"All women are healers."
I've written before about healing. It's one of my abiding interests, and I intend to write about it more regularly. I'm in my third year of a program at a school for healing arts (what I often call the "mystery school" when I write about it here); I should know a little something about healing by now. I'll be writing about broader philosophical questions - what is healing? - and more practical matters - energy medicine, acupuncture, herbs, diet, and the like.
Right now I'm all in a tizzy about food. All my adult life, I've been interested in and driven by food trends. I was a vegetarian for 11 years, in the late 80s and 90s, and I attempted various periods of veganism during those years. Diet for a Small Planet was my bible. (I still think Frances Moore Lappe is a saint, and there's a great granola recipe in that book, but leave out the soy grits - they'll make you fart.) I ate a lot of soy, including processed soy products like soy "meats" and "cheeses" (ugh). I did the Jane Brody thing. (Remember her?) I did Andrew Weil's "8 weeks to ultimate health" (an eminently sensible plan, in my opinion, although I took it to extremes). I still go through my Susun Weed herbal infusions phases. I started eating meat again on the advice of a nutritionist about five years ago. Philosophically, I stand for local, humanely raised animals/meat, and I shop and cook that way. But I also go on benders and eat bacon-cheeseburgers at Friendly's, and lunch buffet at Pizza Hut, and goddess-knows-what at Taco Bell. Despite my junk-food tendencies, I'm something of a gourmand, and I love simple, high-quality food, deliciously prepared. I've gone through periods of binging and periods of starving. My weight will be stable for years at a time, but I've gone through times of extreme loss and gain, my adult weight varying over 80 pounds.
My current phase is "nourishing traditions," which I find too limiting (so I stray), but also interesting and delicious. I prefer Nina Planck's approach to Sally Fallon's. Nina's a gourmand, like me. Sally is a dominatrix (and not in a good way). I find her tone in her writing to be angry, punitive, self-righteous, and a bit cultish. But there are good information and recipes in her book.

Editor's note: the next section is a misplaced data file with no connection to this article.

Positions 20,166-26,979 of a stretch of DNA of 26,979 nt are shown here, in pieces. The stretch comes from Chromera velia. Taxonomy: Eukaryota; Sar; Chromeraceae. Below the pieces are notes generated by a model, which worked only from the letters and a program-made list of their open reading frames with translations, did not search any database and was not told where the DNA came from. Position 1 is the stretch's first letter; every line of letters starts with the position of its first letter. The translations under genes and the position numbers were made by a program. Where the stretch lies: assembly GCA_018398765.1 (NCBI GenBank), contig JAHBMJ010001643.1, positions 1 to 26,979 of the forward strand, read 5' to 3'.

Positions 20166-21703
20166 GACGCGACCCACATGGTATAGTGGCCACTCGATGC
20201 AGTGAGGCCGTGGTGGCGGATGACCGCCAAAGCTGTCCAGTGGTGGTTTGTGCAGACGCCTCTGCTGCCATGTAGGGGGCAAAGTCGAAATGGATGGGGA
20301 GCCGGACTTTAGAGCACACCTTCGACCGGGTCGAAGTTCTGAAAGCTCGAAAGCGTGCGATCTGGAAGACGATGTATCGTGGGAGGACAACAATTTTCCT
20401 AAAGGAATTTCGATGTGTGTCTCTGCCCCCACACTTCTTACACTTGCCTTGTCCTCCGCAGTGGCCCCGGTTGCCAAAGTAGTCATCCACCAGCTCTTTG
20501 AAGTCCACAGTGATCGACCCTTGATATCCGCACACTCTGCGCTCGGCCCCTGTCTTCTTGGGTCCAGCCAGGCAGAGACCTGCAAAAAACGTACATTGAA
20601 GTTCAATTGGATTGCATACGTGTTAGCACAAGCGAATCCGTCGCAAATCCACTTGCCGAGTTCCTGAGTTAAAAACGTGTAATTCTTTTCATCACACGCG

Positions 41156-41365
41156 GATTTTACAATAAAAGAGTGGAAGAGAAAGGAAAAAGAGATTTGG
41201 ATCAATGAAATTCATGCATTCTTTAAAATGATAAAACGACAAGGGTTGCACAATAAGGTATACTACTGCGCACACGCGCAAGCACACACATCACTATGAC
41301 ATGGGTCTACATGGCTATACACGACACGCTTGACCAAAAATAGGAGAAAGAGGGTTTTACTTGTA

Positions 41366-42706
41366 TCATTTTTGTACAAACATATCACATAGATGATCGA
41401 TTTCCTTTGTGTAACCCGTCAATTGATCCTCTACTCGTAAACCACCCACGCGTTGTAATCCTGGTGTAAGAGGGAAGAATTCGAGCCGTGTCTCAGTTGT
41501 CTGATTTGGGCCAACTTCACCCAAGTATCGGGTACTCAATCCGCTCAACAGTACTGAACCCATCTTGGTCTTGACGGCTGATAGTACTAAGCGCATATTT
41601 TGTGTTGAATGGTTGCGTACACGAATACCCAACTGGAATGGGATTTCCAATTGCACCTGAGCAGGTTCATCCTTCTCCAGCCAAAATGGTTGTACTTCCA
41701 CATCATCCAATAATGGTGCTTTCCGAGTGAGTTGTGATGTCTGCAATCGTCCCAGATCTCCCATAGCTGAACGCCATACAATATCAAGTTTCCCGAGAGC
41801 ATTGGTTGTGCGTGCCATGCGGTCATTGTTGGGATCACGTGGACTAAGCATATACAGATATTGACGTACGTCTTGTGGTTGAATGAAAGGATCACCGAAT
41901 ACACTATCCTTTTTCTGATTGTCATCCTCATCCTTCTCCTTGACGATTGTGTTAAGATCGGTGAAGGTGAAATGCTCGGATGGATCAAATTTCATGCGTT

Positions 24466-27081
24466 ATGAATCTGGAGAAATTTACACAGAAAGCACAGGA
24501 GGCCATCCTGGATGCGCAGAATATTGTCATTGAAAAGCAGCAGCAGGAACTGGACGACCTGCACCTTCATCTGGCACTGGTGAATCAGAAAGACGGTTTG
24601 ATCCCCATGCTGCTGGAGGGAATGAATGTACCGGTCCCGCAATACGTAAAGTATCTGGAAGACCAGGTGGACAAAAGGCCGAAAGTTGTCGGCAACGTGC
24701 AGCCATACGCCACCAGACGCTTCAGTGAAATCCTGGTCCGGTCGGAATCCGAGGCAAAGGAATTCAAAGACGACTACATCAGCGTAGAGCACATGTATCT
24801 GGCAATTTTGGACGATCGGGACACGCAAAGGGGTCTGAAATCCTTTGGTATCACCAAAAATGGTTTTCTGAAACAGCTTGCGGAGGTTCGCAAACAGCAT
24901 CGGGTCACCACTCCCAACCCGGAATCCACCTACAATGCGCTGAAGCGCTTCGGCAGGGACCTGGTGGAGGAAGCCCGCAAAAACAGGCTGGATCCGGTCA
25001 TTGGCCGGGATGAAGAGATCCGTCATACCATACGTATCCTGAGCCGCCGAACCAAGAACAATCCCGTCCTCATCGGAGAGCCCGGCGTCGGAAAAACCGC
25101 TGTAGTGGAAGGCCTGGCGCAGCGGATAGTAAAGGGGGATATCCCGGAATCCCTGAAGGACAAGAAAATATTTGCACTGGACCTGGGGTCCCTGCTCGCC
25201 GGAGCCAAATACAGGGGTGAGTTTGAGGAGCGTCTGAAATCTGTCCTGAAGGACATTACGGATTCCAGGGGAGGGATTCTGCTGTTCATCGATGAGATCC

I'm currently seeing a nutritionist who likes the nourishing traditions approach and also believes in using a lot of Standard Process supplements. I like my nutritionist a lot, though she's something of an evangelist. But I can't find any information critical of Standard Process or nourishing traditions, and that worries me. I want to be well-informed. I don't just want to take what I'm given, even by my very concerned, well-intentioned, expensive-for-me nutritionist. Still, I'm taking my copious supplements for my liver, adrenals, thyroid, etc., and I'm trying to eat less sugar (ha!) and more fruits and veggies.
Yesterday I went to see my acupuncturist, whom I hadn't seen in quite some time, and she was concerned and critical about the many-supplement approach. The upshot of all of this is that I have no idea what to think, who to believe, how to make decisions. I consider myself intelligent and well-informed, but I feel at sea. That makes it difficult to eat at all.
Thus a big question for me right now is, how do I heal myself - emotionally, spiritually, and physically - around food? How do I nourish myself? How do I clear out the noise, get quiet, and know for myself what to do? If you have a healing story around food, I'd love to hear it.